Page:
by Byron Tau and Shane Harris, Wall St Journal:
WASHINGTON—The House Intelligence Committee issued seven subpoenas on Wednesday, in a sign that its investigation into alleged Russian meddling in the 2016 election is advancing in scope and intensity, according to people familiar with the matter.
The Republican-led committee issued four subpoenas related to the Russia investigation, targeting President Donald Trump’s former national security adviser Mike Flynn, Mr. Trump’s personal attorney, Michael Cohen, and their businesses. The committee is also investigating possible ties between Trump associates and Russia.
The other three subpoenas were issued to the National Security Agency, the FBI and the Central Intelligence Agency for information about a procedure known as “unmasking.” The subpoenas are related to questions about how and why the names of the president’s associates were unredacted and distributed within classified reports by Obama administration officials during the transition between administrations.
Wednesday’s requests were the first subpoenas issued by the House committee in the Russia probe so far and showcase the continuing divide within the committee over the direction of the probe. Democrats are seeking an aggressive investigation into Mr. Trump and his associates, and Republicans are pushing for a probe into the unmasking.
Mr. Trump tweeted early Thursday: “The big story is the ‘unmasking and surveillance’ of people that took place during the Obama Administration.”
The Senate Intelligence Committee also is examining suspected Russian involvement in last year’s campaign. That panel is expected to hear testimony as early as next week from former FBI Director James Comey, who was overseeing the agency’s Russia investigation until Mr. Trump fired him on May 9. Russia has denied interfering with the election and Mr. Trump has denied that his associates colluded with the Russian government.
Mr. Comey is expected to testify Mr. Trump asked him to back off the investigation of Mr. Flynn, according to a person familiar with the matter. The panel’s request for Mr. Comey’s testimony was sparked by his abrupt dismissal by Mr. Trump and allegations that Mr. Trump may have been trying to interfere in the continuing investigation. The president has denied the allegations. Mr. Flynn was forced to resign in February after misleading senior White House officials about his conversations in December with the Russian ambassador.
The probe by the Federal Bureau of Investigation is now headed by former agency director Robert Mueller, who was tapped by the Justice Department to serve as a special counsel.
The House investigation suffered a setback when its Republican chairman Devin Nunes was forced to step aside in April after an ethics complaint was filed over his handling of classified materials. Mr. Nunes remains the chairman of the committee but recused himself from the Russia inquiry.
Mr. Nunes signed all seven subpoenas despite his recusal, according to people familiar with the matter. A GOP congressional aide said that the unmasking investigation was now considered separate from the Russia probe, allowing Mr. Nunes to act on his own authority even while recused.
Democrats on the committee criticized the move, saying they didn’t consent to the unmasking subpoenas. “This action would have been taken without the minority’s agreement. Any prior requests for information would have been undertaken without the minority’s knowledge,” said a senior Democratic committee aide.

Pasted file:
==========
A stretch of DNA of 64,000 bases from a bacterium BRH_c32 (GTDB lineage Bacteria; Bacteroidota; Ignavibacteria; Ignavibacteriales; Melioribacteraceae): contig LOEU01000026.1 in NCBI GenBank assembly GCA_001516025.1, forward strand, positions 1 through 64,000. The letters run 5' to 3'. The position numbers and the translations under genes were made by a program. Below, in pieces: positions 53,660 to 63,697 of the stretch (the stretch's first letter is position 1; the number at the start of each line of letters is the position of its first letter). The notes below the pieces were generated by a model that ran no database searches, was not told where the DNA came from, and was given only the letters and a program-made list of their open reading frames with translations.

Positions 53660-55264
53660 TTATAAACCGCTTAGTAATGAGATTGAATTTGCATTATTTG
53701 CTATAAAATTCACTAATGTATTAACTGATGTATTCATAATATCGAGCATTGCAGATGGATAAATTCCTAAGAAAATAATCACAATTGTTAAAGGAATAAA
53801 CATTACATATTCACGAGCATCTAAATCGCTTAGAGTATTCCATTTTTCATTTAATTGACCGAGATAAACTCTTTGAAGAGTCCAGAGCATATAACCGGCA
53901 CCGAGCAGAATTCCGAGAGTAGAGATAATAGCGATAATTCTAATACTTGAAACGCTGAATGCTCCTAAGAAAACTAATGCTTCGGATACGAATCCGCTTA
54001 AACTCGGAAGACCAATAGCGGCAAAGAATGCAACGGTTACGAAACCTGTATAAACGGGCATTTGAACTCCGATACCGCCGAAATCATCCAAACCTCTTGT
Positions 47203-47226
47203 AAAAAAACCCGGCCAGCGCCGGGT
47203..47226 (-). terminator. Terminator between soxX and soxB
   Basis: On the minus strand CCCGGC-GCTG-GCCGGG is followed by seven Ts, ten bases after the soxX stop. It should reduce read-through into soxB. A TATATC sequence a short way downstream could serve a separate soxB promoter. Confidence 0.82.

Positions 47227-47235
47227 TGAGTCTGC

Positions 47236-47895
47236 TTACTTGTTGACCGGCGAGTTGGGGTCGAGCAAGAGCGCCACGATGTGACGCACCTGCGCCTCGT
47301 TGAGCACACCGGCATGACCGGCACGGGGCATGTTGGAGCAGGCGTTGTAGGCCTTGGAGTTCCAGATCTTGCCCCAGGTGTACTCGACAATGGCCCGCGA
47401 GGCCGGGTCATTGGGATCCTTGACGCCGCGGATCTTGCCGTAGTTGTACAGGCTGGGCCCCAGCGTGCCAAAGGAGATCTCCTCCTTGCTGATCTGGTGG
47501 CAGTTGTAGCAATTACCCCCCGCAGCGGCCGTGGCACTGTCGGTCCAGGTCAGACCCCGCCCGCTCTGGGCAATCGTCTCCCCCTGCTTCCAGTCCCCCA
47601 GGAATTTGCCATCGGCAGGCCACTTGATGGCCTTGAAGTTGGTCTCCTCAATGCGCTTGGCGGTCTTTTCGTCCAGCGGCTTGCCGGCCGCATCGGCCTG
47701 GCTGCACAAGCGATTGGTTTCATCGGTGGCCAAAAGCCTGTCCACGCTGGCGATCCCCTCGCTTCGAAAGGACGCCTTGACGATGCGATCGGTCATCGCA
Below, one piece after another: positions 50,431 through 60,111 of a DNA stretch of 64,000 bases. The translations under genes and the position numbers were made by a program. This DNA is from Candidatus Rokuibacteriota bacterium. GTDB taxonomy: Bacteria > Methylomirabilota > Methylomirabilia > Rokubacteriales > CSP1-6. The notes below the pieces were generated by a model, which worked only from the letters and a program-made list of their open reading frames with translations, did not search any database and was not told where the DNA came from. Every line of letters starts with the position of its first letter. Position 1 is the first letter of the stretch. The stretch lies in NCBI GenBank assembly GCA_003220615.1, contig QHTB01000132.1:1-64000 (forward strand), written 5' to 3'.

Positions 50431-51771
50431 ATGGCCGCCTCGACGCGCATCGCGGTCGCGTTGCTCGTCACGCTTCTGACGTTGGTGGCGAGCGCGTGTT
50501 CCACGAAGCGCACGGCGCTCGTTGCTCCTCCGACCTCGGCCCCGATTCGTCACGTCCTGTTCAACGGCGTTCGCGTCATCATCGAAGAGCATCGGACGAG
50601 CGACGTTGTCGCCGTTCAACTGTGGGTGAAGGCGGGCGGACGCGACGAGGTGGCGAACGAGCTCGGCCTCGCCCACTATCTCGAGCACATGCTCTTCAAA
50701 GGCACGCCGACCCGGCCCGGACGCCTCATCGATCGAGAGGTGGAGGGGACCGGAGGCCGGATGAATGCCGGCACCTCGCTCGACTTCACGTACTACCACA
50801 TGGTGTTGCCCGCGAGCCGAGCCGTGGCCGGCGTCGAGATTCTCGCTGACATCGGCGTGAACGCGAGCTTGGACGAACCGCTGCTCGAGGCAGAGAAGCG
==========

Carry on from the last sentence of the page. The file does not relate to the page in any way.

Democrats are seeking an aggressive probe of Mr. Trump and his associates, including questions about whether they had any contact with Russian agents.
Republicans on the committee are pushing for an investigation of how the names of Trump campaign officials became exposed in classified intelligence reports based off intelligence community intercepts, as well as questions about how classified information about Mr. Trump’s associates was given to the media.
Mr. Nunes first raised the issue of unmasking in March based on information he received from the White House.
Typically, information about Americans intercepted in foreign surveillance is redacted, even in classified reports distributed within the government, unless a compelling need exists to reveal or “unmask” them. Unmasking requests aren’t uncommon by top intelligence community officials but Republicans want to know whether any of the unmaskings of Trump campaign officials during the transition were politically motivated.
The most recent subpoenas to the intelligence agencies seek information on any requests made by former national security adviser Susan Rice, former CIA Director John Brennan and former United Nations Ambassador Samantha Power for names to be unmasked in classified material. The three didn’t personally receive subpoenas, the people familiar with the matter said.
Mr. Brennan, Ms. Rice and Ms. Power didn’t respond to requests for comment. Ms. Rice in April told CNN she never did anything “untoward” with intelligence collected on American citizens, including Trump aides working on the transition.
Ms. Power hasn’t previously been reported as a potential witness in the probe so her inclusion in the subpoenas may mean Republicans are broadening their areas of investigation.
Unmasking is typically restricted to high-level officials to safeguard the privacy of Americans caught up in U.S. government spy operations directed at foreign targets. Typically, only top officials within the intelligence agencies and the administration have the ability to ask for unmasking, which is approved by the agency that controls the information.
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